How (and Why) to Find a Mentor to Help Guide Your Paralegal Career

Every professional can benefit from a mentor, perhaps paralegals even more so. A mentor can provide you with guidance, both in professional and personal capacities. Your mentor has experiences you can learn from, helping you make better choices in your career. These might be work-related choices or life-related. Either way, you benefit from the wisdom of someone who has “been there, done that.” Having a mentor also expands your network, connecting you to others in your field whom you might not otherwise have a connection to. A mentor can also be a sounding board, providing invaluable feedback on decisions you’re making.

Obviously, you’ll benefit by having a mentor. But where and how do you find one?

Where to look for a paralegal or other type of legal career mentor

Admittedly, you can’t simply call Mentors-R-Us and find someone. Rather, finding a mentor will take effort on your part, but it’s time well spent. Consider it short-term pain for long-term gain.

Without a Mentors-R-Us to turn to, where should you look? Try these possibilities:

  • At work: There might already be a formal system in place for being mentored to. Or perhaps your employer would like to start one. Barring that, it could be someone within your office is willing to act as your mentor.
  • Within organizations you belong to (or could belong to): Do you belong to a professional legal or paralegal organization? Ask if they have a formal mentoring program, or a way to reach out to other members who are willing to mentor.
  • Online: Although the ability to meet in person is probably ideal, be open to mentorship from someone located elsewhere, if they are the best fit. Technology makes it possible to meet via Skype and other means, and you might meet the right mentor through that paralegal LinkedIn group you joined last month.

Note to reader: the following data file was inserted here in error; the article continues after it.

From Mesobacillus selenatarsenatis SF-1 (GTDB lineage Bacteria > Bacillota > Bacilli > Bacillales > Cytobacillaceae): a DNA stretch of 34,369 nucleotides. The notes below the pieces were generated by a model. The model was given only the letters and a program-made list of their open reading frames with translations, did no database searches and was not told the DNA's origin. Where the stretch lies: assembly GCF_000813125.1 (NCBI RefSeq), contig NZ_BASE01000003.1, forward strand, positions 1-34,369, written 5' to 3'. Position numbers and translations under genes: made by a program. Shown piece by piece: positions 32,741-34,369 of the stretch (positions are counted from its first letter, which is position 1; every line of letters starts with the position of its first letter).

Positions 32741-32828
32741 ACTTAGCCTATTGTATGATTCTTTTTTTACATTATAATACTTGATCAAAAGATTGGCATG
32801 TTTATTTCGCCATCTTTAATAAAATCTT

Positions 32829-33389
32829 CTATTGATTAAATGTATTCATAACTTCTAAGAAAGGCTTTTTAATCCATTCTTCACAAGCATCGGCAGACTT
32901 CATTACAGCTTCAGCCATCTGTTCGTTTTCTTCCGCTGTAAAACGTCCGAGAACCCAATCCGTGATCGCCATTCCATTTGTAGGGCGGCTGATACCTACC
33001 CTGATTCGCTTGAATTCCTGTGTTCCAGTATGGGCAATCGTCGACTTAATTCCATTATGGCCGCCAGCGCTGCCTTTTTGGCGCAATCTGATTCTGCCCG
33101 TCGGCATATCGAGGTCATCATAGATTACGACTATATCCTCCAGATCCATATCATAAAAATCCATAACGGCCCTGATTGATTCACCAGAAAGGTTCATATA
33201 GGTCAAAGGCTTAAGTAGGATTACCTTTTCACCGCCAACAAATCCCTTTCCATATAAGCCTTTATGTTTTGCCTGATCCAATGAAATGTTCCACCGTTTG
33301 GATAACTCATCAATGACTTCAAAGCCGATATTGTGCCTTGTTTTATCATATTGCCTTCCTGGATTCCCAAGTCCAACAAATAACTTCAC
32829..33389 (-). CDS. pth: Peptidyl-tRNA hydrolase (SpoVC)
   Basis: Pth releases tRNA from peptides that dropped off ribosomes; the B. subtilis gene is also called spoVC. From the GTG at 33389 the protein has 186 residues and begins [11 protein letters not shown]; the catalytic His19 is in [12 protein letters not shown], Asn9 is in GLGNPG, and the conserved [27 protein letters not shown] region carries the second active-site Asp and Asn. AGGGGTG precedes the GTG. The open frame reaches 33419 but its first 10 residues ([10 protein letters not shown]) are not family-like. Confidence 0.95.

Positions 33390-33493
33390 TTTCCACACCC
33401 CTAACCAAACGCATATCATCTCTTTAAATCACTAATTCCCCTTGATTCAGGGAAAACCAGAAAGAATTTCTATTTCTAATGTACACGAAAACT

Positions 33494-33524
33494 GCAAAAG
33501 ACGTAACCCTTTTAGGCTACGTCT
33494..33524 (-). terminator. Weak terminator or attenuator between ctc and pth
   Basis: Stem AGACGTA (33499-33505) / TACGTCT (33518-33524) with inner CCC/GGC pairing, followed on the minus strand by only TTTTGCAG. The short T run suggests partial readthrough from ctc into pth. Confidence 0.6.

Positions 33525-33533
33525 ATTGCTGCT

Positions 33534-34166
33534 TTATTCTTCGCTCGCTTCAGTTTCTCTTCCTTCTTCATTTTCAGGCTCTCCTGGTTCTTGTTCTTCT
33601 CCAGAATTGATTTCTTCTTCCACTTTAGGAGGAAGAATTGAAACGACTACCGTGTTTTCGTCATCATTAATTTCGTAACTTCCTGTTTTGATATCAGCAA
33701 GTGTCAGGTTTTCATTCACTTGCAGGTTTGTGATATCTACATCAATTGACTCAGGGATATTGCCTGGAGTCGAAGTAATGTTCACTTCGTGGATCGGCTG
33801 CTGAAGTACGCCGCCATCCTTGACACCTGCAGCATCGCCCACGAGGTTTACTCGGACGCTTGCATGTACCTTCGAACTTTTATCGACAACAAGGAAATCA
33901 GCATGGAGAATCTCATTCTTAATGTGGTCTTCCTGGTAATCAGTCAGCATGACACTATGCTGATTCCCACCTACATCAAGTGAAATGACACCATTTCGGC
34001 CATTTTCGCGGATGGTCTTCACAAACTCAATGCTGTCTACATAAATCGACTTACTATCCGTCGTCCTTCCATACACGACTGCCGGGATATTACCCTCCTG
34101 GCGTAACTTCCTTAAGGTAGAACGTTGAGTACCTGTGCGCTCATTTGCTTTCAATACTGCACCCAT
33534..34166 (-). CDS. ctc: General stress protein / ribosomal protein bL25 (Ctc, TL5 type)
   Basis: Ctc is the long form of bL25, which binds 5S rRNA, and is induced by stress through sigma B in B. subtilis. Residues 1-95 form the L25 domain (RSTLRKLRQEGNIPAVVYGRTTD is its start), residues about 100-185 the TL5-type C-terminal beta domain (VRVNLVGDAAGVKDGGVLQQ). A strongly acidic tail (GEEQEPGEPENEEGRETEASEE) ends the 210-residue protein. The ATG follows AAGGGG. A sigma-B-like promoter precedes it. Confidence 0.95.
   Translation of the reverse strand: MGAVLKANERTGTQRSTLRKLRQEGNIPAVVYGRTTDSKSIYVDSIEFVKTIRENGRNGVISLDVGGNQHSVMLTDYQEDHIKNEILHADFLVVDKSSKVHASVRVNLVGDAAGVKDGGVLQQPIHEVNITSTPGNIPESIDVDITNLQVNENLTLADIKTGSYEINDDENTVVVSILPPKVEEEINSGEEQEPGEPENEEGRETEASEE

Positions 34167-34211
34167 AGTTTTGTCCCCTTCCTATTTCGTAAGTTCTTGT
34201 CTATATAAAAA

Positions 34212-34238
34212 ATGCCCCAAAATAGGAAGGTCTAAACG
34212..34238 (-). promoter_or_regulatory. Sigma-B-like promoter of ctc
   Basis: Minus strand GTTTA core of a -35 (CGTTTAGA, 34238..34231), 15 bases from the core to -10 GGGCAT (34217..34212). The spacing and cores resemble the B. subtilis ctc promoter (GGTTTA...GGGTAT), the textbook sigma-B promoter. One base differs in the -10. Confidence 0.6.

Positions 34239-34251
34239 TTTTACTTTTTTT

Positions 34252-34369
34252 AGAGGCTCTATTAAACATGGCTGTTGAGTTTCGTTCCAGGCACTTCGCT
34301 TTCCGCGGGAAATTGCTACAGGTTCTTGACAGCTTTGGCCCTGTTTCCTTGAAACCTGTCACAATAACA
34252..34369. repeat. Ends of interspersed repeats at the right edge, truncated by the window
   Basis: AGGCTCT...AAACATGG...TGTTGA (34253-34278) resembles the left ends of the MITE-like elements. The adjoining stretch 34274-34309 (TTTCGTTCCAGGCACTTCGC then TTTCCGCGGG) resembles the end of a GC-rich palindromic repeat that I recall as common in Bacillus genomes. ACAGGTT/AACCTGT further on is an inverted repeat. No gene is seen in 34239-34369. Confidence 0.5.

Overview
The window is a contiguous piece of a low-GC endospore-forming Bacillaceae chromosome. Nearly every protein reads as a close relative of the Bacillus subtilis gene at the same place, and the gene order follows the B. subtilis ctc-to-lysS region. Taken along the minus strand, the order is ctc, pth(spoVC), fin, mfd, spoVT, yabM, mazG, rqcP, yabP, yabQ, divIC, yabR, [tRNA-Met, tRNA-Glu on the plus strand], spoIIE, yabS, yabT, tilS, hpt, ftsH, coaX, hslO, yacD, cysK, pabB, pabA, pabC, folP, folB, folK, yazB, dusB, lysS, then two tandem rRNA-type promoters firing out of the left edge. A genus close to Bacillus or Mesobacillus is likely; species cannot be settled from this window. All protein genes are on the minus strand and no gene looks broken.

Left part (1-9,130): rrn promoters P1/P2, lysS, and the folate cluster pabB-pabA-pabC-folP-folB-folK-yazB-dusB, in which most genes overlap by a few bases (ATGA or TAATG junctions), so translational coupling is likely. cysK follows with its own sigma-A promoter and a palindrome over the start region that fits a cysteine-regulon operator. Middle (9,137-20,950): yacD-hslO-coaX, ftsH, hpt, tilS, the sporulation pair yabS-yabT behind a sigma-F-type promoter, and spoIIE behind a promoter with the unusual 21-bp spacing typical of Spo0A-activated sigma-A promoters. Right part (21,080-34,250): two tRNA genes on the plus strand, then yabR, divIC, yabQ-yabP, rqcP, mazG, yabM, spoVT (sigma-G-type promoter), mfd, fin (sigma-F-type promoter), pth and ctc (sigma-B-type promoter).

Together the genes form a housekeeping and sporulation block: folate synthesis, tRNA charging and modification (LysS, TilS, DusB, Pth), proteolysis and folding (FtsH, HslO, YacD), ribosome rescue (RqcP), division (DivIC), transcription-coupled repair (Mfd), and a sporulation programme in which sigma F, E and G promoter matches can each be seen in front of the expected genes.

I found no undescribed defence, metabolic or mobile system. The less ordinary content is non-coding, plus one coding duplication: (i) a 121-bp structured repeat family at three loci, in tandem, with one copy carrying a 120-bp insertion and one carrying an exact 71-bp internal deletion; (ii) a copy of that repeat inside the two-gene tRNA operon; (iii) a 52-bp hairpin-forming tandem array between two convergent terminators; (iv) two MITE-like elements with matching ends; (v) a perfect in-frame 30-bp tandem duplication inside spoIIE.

• Through your network: As you’ve been slowly building your paralegal network, you’ve made connections who can help. Reach out to that network and ask for assistance in finding a mentor.

What to look for in a paralegal mentor

Once you know where to look, the question becomes, “What do I look for?” When you think of a mentor, you might picture a seasoned veteran with gray hair and decades of experience, but that’s not what you’re likely to find—nor is that person likely to be the best mentor to you at this stage of your career.

So forget about simply looking for someone with loads of experience. Instead, figure out what you want to get from the relationship and use that to guide your search. What’s important to you right now? Career advancement? Work/life balance? Furthering your education? Growing your network? Something else? Look for a mentor excelling in that area as your ideal choice.

When you’re looking, be thinking long-term because you’ll gain more out a mentorship that lasts—but don’t be thinking forever. Although you want to start a long-term relationship with someone as your mentor, it might be that the kind of mentor you need now at this time in your career and your life is not the same kind of mentor you’ll need five, 10 or 20 years from now. Avoid thinking of this person as your “forever” mentor, as you’ll likely need different types of mentors at different stages in your career.

This also opens up possibilities for you as you seek out the right person. If you’re fairly new to your paralegal career, for example, you might want a mentor with only a little more experience than you, because he or she will remember what it was like to be a newbie and offer better advice. If, however, you’re well established in your career, you might want mentorship from that seasoned veteran who has gotten to the next level (whatever that next level is for you), and that is the person you want to emulate and learn from.

How to approach a potential mentor

Before approaching someone about taking on a mentoring role for you, be clear on your expectations and how you picture the relationship working. Know what you want to get out of it. Will you get together for coffee once a month? Schedule monthly phone calls? Will there be an agenda for your get-togethers? Also be sensitive to the other person’s time constraints and make it clear you won’t ask for more than a reasonable time commitment from them.

Later, be a mentor

As you grow in your career, you will become someone who can mentor to others—and you should. There are two reasons for this: One, it’s good to give back when you have benefited, and mentoring to someone gives you that opportunity. Two, you’ll continue to grow and learn from the mentoring relationship even when you’re on the other side of it.